The Structure of Thoreau’s Epistemology, with Continual Reference to Descartes

International Journal for the Study of Skepticism:1-20 (forthcoming)
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We can find in Henry David Thoreau’s work a response to Cartesian skepticism. Thoreau takes this skepticism to get its start in us only when we are not attuned to the world, that is, only when we lose sight of our being integrated with the world in the way we quite naturally are. Thoreau posits for human beings a natural and unshakeable integration with the world. This develops into an attunement with the world, making us ready to engage with the world as mature epistemic agents. Yet even if we fall out of attunement with the world, perhaps in response to the reasonableness of a comprehensive doubt, our natural integration with the world remains. Skepticism lacks force because we are integrated with the world even when we are not attuned to it, and because our integration with the world can always help us return to a healthy epistemic engagement with the world.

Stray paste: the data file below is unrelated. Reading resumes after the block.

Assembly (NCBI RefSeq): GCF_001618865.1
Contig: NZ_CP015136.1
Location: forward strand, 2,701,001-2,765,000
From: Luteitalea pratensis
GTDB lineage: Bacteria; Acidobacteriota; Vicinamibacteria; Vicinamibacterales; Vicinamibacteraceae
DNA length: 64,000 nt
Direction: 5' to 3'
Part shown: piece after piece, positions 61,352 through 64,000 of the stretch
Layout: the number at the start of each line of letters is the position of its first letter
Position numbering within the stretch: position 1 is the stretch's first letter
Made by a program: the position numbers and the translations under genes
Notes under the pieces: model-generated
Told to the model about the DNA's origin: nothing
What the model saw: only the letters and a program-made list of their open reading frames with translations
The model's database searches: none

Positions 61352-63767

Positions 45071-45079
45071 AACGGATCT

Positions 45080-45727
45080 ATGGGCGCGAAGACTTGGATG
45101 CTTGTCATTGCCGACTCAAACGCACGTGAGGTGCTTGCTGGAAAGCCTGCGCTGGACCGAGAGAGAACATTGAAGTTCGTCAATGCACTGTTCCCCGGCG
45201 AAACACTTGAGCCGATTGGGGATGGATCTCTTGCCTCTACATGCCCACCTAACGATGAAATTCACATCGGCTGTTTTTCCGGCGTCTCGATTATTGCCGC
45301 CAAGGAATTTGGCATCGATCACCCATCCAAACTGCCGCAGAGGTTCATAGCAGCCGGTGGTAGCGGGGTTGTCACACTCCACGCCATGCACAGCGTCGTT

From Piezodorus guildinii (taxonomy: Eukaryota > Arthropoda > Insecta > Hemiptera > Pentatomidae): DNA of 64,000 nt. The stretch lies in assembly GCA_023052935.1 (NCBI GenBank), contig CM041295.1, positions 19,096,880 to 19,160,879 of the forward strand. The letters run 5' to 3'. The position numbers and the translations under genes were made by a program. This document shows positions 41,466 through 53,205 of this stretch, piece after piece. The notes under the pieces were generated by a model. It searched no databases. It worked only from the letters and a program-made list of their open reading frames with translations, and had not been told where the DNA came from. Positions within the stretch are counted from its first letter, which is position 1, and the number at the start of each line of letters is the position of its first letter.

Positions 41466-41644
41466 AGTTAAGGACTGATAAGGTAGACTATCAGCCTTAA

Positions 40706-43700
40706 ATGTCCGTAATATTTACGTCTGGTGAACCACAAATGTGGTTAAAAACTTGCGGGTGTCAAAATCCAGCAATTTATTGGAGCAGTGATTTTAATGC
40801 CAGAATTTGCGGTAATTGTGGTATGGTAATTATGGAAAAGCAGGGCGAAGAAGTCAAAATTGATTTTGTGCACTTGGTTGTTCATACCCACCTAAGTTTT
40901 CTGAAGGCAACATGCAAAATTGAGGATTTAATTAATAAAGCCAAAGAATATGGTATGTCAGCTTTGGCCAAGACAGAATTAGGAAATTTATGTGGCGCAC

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Tim Black
California State University, Northridge

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